POSTED: January 24th 2018
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JOHN GOODBODY: Longo's defeat is a crucial success in the drugs war

Jeannie Longo rides her cycle before withdrawing the French cycling championship women road race category on June 22, 2013 in Lannilis, western France © Getty Images
Jeannie Longo rides her cycle before withdrawing the French cycling championship women road race category on June 22, 2013 in Lannilis, western France © Getty Images


THE JOHN GOODBODY COLUMN / An authoritative and exclusive series from Sports Features Communications

(SFC) Jeannie Longo is a person of particular persistence. The Frenchwoman, now 59 years-old, has had a cycling career remarkable for both success and longevity with four Olympic medals, including gold in the road race in 1996, as well as 13 world and an extraordinary 59 French titles.

Even at the age of 49, she was fiercely competitive internationally, when competing at her seventh Olympics, she finished only 33 seconds behind Britain's Nicole Cooke, who was only one years-old when Longo was competing in her first Games.

Longo has had difficulties with the doping officials. She had a brief suspension for testing positive for ephedrine following an attempt at the 3 kms world record in Colorado. According to L'Equipe, the French sports newspaper, her husband, Patrice Ciprelli also allegedly bought epo from China which he insisted was his own use but not for Longo herself.

In 2011, she was facing a further ban following three whereabouts violations although she successfully argued that the French authorities had not told her that she was still on the anti-doping programme and therefore liable to be tested.

She has been vexed that her inclusion on such a programme for out-of-competition testing was "a serious and repeated branch of privacy" and has received some heavyweight support in her legal campaign. The French national sports unions of basketball, football, handball and rugby union joined her in the appeal process.

Team games have often been reluctant to embrace drug-testing, partly because they believe that for their players, many of whom are household names, it is unnecessarily intrusive for them to be available to give urine and blood samples at their homes. Sepp Blatter, the now disgraced Fifa president, described such a process before his fall as a "witch-hunt." But then, as the renowned British football writer, Brian Glanville, memorably said many years ago: "Blatter has 10 ideas every day, 11 of them bad."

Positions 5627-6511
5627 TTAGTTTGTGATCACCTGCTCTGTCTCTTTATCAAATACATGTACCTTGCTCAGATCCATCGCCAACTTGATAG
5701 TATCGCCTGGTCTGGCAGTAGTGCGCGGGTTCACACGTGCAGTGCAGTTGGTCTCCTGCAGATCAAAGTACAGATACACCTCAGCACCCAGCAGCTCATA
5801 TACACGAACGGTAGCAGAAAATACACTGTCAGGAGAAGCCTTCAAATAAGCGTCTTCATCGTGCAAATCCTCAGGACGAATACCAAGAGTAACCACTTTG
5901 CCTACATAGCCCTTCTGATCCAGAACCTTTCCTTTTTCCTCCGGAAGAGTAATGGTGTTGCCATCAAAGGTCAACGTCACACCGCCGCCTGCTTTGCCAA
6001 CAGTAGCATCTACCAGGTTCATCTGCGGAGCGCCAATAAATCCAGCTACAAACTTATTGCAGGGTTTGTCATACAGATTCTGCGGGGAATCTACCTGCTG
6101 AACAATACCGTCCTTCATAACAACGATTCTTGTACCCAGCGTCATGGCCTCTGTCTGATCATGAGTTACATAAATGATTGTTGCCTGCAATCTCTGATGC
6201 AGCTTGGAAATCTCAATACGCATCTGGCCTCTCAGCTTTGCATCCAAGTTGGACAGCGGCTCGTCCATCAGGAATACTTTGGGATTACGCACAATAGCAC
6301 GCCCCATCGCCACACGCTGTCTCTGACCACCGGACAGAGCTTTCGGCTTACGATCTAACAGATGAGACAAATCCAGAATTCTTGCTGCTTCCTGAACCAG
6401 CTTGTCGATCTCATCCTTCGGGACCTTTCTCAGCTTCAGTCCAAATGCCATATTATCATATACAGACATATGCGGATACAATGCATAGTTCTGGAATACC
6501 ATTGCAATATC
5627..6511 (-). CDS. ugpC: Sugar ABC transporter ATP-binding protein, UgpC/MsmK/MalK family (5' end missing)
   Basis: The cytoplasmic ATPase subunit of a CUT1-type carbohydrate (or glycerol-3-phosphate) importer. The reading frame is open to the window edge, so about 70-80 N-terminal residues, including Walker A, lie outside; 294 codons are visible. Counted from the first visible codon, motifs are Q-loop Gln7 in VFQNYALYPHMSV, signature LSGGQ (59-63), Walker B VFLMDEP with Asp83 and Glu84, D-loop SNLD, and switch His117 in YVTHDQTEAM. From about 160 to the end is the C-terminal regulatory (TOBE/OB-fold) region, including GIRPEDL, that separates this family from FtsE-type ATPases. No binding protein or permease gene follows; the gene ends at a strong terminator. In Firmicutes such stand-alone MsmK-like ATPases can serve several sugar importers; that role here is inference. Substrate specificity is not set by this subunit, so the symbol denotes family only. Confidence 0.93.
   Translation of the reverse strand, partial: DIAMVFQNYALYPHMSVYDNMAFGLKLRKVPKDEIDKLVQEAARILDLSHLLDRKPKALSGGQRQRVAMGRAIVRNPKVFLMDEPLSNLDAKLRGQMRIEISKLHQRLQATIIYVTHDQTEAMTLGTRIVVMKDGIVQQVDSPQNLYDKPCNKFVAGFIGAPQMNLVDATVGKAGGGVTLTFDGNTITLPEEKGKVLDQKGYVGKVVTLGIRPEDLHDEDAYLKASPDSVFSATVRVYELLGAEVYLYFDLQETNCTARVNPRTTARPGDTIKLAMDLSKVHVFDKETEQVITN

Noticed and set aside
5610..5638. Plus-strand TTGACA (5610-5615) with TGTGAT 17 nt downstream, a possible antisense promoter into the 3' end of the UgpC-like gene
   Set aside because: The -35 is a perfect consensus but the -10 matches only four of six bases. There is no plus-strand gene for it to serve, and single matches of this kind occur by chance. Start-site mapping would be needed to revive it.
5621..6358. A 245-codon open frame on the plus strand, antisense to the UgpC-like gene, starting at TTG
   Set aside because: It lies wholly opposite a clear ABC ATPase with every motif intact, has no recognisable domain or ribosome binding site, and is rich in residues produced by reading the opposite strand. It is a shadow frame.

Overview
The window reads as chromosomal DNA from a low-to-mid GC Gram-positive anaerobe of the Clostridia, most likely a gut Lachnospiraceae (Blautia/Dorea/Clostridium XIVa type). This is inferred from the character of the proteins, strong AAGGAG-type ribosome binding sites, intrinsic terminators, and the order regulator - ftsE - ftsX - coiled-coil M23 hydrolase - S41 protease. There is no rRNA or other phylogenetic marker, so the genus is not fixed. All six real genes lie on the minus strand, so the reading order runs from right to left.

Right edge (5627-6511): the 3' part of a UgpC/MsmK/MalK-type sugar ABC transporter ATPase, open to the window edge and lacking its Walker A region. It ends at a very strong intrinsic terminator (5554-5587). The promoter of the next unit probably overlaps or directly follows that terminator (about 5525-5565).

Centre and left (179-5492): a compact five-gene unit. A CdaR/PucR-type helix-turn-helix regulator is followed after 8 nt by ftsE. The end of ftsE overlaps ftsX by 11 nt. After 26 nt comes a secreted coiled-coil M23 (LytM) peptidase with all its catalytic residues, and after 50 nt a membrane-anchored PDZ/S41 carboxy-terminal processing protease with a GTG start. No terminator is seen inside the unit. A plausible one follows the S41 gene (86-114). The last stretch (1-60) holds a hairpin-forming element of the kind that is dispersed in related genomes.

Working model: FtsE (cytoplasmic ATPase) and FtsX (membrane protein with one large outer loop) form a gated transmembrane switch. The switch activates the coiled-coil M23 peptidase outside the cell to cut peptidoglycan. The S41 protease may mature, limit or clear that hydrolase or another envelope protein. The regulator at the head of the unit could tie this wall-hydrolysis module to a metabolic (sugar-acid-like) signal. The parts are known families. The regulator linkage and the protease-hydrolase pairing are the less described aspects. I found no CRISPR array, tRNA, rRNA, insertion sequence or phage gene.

Having been unable to get satisfaction from the French Supreme Court, Longo and the governing bodies took their case to the European Court for Human Rights in Strasbourg, citing Article Eight of the European Convention, which deals with "respect for private and family life."

If the Court had upheld the appeal, it would have thrown the global programme of anti-doping into chaos. It is fundamental to what is known as the Adams (Anti-Doping Administration System) that competitors can be available for unannounced testing during a period of one hour, which the individuals or their representatives designate, every day of the year.

To catch people taking hormone drugs in particular, it is essential that competitors must not know exactly when or where they will be tested, otherwise some may try to avoid the sampling or even sabotage the practice.

Fortunately, the Court ruled against the appeal, saying: "Taking account of the impact of the whereabouts requirements on the applicants' private life, the Court nevertheless takes the view that the public interest grounds, which made it necessary , were of particular  importance and justified the restrictions imposed on their Article Eight rights.

"It found the reduction or removal of the relevant  obligations would lead to an increase in the dangers of doping for the health of sports professionals and of all those who practise sports and would be at odds with the European and international consensus on the need for unannounced testing as part of doping control."

This decision is one of immense importance and the relief of organisations such as the World Anti-Doping Agency will be considerable. Longo, as her cycling career demonstrates, is not one to give up easily and she and the myopic organisations, who have joined her in this campaign, may well appeal to the Grand Chamber of the Court of Human Rights. Let us hope fervently they do not succeed.

** JOHN GOODBODY covered the 2016 Olympics for The Sunday Times, his 13th successive Summer Games and is the author of the audio book A History of the Olympics, read by Barry Davies, the BBC commentator. He was Sports News Correspondent of The Times 1986-2007, for whom he received journalistic awards in all three decades on the paper, including Sports Reporter of The Year in 2001.  

****The views expressed are the author's own and do not necessarily represent the views of Sports Features Communications.


Keywords · John Goodbody · Olympics


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